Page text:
Energy prices fell by a further 3% between the second and third quarters of 2014, 11% lower than for the same period the previous year, latest data from the Lorien Energy Index (LEI) has revealed. Meanwhile, wholesale gas prices have fallen by around 20% since the end of November.
Against this backdrop of falling fossil fuel prices, Lorien Engineering Solutions, which produces the Energy Index, is cautioning business against losing sight of progress made on energy efficiency campaigns and self-producing projects.
The Lorien Energy Index, which is produced by Lorien Engineering Solutions, monitors the overall cost of energy for business users. It enables companies of all sizes to make sense of their current energy consumption and look at ways they can make savings in the future, by being energy efficient and utilising low carbon and renewable technologies to boost energy security.
Lorien’s sustainability consultant Tom Jordan said: “In the UK particularly, lower energy prices are expected to have a positive effect on GDP during 2015, offering stimulus to manufacturers and consumers as prices pressures ease. Last quarter (October 2014) Brent crude fell to $85 a barrel. 2015 has seen this slide continue, with prices dropping below $50 a barrel, which hasn’t been seen since 2009. Gas prices are also expected to show reductions in coming months as the glut in the UK market continues.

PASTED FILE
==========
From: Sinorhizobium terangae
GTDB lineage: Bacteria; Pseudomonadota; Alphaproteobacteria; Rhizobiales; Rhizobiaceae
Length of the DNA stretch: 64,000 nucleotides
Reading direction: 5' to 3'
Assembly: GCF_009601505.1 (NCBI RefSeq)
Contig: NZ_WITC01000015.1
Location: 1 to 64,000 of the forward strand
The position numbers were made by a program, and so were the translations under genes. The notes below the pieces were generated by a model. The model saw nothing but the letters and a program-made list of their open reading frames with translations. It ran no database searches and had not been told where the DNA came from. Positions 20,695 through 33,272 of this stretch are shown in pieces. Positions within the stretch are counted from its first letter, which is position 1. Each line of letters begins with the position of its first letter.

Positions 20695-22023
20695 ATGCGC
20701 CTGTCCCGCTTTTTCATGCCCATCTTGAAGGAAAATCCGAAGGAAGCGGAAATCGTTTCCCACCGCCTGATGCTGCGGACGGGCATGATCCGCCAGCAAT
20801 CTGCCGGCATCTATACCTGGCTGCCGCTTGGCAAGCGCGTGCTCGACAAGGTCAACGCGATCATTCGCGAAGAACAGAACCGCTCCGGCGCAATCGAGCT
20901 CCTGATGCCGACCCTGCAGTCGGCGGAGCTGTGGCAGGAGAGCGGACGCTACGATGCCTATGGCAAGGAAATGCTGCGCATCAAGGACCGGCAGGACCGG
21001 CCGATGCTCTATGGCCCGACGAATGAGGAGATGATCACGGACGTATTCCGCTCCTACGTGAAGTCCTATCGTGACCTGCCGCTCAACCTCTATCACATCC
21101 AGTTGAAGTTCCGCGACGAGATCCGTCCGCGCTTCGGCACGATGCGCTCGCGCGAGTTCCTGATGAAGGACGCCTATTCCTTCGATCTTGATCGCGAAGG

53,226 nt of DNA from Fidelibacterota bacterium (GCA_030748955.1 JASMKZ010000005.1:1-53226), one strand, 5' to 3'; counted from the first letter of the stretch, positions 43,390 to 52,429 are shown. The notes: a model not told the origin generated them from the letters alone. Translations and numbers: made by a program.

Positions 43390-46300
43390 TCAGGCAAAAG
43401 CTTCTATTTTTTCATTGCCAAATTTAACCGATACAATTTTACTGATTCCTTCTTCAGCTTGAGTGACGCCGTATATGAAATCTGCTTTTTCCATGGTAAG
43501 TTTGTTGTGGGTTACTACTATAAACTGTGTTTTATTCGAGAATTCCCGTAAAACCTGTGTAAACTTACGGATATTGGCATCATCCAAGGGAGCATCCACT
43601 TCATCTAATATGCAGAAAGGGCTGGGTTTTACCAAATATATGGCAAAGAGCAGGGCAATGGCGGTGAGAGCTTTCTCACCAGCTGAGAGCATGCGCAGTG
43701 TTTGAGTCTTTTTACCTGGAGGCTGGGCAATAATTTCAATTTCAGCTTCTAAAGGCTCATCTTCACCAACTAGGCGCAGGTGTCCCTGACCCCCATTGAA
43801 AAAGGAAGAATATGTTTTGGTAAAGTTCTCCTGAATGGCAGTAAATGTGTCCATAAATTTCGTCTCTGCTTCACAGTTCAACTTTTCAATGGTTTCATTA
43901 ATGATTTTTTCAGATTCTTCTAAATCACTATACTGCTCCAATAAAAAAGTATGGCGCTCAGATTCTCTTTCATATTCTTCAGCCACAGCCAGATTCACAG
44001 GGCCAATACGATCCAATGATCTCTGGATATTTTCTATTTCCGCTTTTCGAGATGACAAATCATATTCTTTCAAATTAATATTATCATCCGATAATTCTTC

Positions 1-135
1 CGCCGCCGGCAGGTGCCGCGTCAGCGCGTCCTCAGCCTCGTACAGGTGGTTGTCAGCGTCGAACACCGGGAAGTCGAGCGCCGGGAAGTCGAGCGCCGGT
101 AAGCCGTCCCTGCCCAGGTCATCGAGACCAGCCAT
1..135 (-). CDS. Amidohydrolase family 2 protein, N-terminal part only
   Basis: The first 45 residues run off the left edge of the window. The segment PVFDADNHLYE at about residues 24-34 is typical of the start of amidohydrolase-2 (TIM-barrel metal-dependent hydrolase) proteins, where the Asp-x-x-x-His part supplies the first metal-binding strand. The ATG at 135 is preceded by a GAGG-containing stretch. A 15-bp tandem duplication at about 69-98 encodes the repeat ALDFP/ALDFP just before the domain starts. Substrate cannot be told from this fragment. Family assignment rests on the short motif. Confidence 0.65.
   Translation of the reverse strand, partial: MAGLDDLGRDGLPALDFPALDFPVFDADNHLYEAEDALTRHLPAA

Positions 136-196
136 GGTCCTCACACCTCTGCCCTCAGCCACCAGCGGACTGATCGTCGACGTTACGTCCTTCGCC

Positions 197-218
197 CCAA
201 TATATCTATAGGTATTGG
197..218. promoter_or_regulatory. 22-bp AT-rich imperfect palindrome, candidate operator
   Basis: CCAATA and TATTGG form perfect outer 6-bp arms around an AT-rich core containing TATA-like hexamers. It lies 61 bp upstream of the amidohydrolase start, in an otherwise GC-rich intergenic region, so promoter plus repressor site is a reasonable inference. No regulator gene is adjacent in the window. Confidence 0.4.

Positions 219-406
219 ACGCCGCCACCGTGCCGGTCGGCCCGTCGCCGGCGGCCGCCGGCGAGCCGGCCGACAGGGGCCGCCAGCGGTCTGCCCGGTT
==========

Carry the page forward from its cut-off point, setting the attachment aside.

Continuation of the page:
“However, there is a concern that ultimately, lower energy prices will stimulate an increase in fossil fuel usage, which could diminish the headway made in driving energy efficiency and renewables take-up. The International Energy Agency, for example, has said that policy makers can take advantage of cheaper oil to make meaningful changes in the way they price energy, potentially looking to increase taxes on carbon.”
Lorien is advising that now is the time to justify an investment in renewable energy provision, particularly with the first reporting deadline for the Energy Saving Opportunity Scheme (ESOS) on the horizon at the end of this year.
Tom Jordan concluded: “Lower energy prices shouldn’t be seen as a negative when considering the current attractiveness of renewables, which benefit from schemes such as the feed-in tariffs (FiTs) and the Renewable Heat Incentive (RHI). A protracted period of lower fossil prices may yet see these initiatives reduce the payments required from eligible generating schemes.”